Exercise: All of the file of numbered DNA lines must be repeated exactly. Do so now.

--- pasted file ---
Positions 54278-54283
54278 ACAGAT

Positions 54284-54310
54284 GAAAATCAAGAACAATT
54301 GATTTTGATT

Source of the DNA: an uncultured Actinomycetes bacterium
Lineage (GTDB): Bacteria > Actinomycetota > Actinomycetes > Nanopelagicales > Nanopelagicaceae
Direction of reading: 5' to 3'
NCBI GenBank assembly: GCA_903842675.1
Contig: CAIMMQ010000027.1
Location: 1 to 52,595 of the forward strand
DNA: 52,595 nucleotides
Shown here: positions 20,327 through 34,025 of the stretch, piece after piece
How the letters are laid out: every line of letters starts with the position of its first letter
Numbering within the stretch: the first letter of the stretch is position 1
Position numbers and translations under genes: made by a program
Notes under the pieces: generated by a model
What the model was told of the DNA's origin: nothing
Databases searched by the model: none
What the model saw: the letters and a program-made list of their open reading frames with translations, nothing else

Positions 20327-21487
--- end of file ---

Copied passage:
Positions 54278-54283
54278 ACAGAT

Positions 54284-54310
54284 GAAAATCAAGAACAATT
54301 GATTTTGATT

Source of the DNA: an uncultured Actinomycetes bacterium
Lineage (GTDB): Bacteria > Actinomycetota > Actinomycetes > Nanopelagicales > Nanopelagicaceae
Direction of reading: 5' to 3'
NCBI GenBank assembly: GCA_903842675.1
Contig: CAIMMQ010000027.1
Location: 1 to 52,595 of the forward strand
DNA: 52,595 nucleotides
Shown here: positions 20,327 through 34,025 of the stretch, piece after piece
How the letters are laid out: every line of letters starts with the position of its first letter
Numbering within the stretch: the first letter of the stretch is position 1
Position numbers and translations under genes: made by a program
Notes under the pieces: generated by a model
What the model was told of the DNA's origin: nothing
Databases searched by the model: none
What the model saw: the letters and a program-made list of their open reading frames with translations, nothing else

Positions 20327-21487